- I’m a bit uncomfortable with the whole “stereotypical passengers” thing. I feel like the Passenger cards didn’t necessarily need to play on stereotypes and could have been anyone (and this might be a great place to insert Kickstarter Backers as a stretch goal). In my preview copy, at least, the current Passenger art has a couple stereotypes that I’m not as enthusiastic about.
- I feel like there aren’t a ton of interesting decisions to make on my turn. Generally my options are “conceal my valuable card” and “reveal / steal an opponent’s valuable card”, especially since we start with 60% of the same hand of Passenger cards. The Passenger cards don’t combo particularly well across turns, so I’m kind of making the best decision in the moment, especially since I have to eventually play them all anyways. This might be a bit more fun to younger gamers, but it disappoints me a bit. I think a decent way to fix this would be to allow players to have 6 or 7 Passenger cards in their hand and then choose 5 to play over the course of the game. It’d allow me to think a bit longer-term or consider different potential strategies, but since I must eventually play all my cards it’s more figuring out when to play them, not what to play. I’d also be interested in more combos between Passenger cards rather than one-time effects.
- I also feel like, in the games I’ve played, there’s a fairly significant advantage to going last. You can effectively conceal cards with no consequences (since no other player gets another turn) and you should have enough information to target other players’ high-value cards, should you want to do that. If you play your cards right, you could pull a six-point swing easily (stealing a 3-value card from another player) as well as concealing a 3-value card of your own, gaining six points total in one turn. Most of my games end with ~8 points, so you can imagine that’s pretty useful. I think there are a variety of ways to nerf this Final Player Advantage, but I haven’t had a chance to try any in my games to see what I like. I think the Ambassador (not pictured) is a helpful Passenger card for this, since it prevents someone from revealing, stealing, or discarding a card, but again, that depends on you drawing it.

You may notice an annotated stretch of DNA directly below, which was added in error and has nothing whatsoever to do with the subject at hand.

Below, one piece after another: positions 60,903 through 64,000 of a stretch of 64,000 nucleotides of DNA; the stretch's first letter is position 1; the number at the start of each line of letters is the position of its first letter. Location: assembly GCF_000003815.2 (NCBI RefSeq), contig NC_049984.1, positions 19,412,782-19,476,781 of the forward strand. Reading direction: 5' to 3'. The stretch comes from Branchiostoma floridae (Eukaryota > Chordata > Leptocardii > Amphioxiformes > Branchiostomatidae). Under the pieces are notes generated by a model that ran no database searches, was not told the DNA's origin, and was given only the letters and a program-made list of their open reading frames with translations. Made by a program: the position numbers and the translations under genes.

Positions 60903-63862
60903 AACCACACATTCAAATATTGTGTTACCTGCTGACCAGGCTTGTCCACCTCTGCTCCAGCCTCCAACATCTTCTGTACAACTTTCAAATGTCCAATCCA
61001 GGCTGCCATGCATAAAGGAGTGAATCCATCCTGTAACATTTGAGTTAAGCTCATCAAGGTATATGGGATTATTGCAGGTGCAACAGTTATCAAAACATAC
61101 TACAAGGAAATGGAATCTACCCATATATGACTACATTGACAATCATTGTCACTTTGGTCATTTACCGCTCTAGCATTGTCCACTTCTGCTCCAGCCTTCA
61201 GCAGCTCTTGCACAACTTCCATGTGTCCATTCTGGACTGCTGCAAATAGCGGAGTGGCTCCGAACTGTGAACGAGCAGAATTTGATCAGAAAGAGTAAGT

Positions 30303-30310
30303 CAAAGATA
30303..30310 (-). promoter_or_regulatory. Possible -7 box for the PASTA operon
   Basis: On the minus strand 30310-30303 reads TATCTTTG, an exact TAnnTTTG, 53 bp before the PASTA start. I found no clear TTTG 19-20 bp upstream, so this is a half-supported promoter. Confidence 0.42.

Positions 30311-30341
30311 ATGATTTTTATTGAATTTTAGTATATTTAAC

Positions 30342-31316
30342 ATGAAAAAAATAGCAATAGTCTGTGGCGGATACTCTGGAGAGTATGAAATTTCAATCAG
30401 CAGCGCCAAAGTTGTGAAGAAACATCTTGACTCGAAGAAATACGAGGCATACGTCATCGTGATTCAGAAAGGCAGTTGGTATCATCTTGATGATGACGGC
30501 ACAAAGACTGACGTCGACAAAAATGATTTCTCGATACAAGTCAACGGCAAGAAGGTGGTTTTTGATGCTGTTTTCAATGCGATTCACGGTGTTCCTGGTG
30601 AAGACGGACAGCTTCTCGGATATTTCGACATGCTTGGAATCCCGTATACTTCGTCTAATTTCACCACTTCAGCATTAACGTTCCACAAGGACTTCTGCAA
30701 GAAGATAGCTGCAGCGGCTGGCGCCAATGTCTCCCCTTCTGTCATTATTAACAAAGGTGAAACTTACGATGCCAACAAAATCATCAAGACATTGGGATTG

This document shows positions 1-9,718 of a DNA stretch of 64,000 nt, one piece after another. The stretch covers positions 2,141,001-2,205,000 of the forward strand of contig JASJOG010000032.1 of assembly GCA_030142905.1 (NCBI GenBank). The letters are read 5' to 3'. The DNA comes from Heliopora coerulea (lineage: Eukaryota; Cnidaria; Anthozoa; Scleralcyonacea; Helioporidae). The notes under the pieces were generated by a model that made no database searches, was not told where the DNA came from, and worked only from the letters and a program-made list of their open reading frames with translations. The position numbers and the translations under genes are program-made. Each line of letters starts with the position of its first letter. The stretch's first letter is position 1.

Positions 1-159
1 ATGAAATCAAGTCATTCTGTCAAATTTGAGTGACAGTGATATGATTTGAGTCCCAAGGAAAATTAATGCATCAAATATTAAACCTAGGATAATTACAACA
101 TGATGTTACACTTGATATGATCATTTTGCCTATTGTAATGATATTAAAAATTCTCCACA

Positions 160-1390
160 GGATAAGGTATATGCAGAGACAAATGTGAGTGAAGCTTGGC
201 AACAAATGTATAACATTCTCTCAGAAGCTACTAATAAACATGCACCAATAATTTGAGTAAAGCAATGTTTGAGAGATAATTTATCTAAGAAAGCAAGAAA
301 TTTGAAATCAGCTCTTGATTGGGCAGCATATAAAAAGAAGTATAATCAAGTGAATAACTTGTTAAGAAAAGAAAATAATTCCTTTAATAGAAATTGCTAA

- Take-that, but without many defensive options. Again, they’ve somewhat addressed it in the print-and-play with The Ambassador, which lets you lock down a Baggage card, but there are only two of those cards in the game, so you might not be able to draw it and there’s no way to get new Passenger cards. On that note:
- A bit too luck-based for my liking, even for a filler. It’s not as short to play as the Lost Legacy series or Love Letter, so the extra length makes the frustrating parts of how random it is linger a bit more. I think a particular pain point on this for me is when you draw an Inspection card and then can’t draw another Baggage card; if you’re already behind the power curve, this double-whammy almost certainly knocks you out of contention without a miracle. That can frustrate you if there’s still another 10+ minutes of gameplay to go.
Overall: ~ / 10
Overall, it kind of depends. I mentioned a few things I liked, but there are a few cons on my list as well. All those considered, I think that it might be better targeted as a family game, since the take-that would likely come off a bit smoother (as it does in Wolf & Hound where I’m too distracted by cute sheep to care about pretty much anything). Unfortunately, I haven’t played (and won’t likely ever have a chance to play) this with children, so I’m just going to go with my scores and speculate they’d be slightly higher if I were playing with families (similar to the bump I gave Wolf & Hound). I think, for me, I prefer it at two players, so I’ll also factor that in:
As a family game: > 5.5 / 10
At two players: 5.5 / 10
At three-four players: 4.5 / 10
So, what I will say is that I’ve played it with several different groups and there are some high points, but also a number of things things that make the game less appealing to me. As I’ve mentioned in my About page, my ratings aren’t “how good is this game”, but rather “how likely am I to play this game again”. If there are things you think I’ve overlooked or missed, please let me know in the comments! I’d love to hear what you think about the game / retry it with suggestions or variants. Additionally, if you’re looking for more thoughts on the game, I’d recommend taking a look at Kickin’ It With Meg‘s review or Bearded Meeple. My final thought would be that if you are looking for a game to play with the whole family or if you enjoy take-that a lot, this might be a game worth checking out.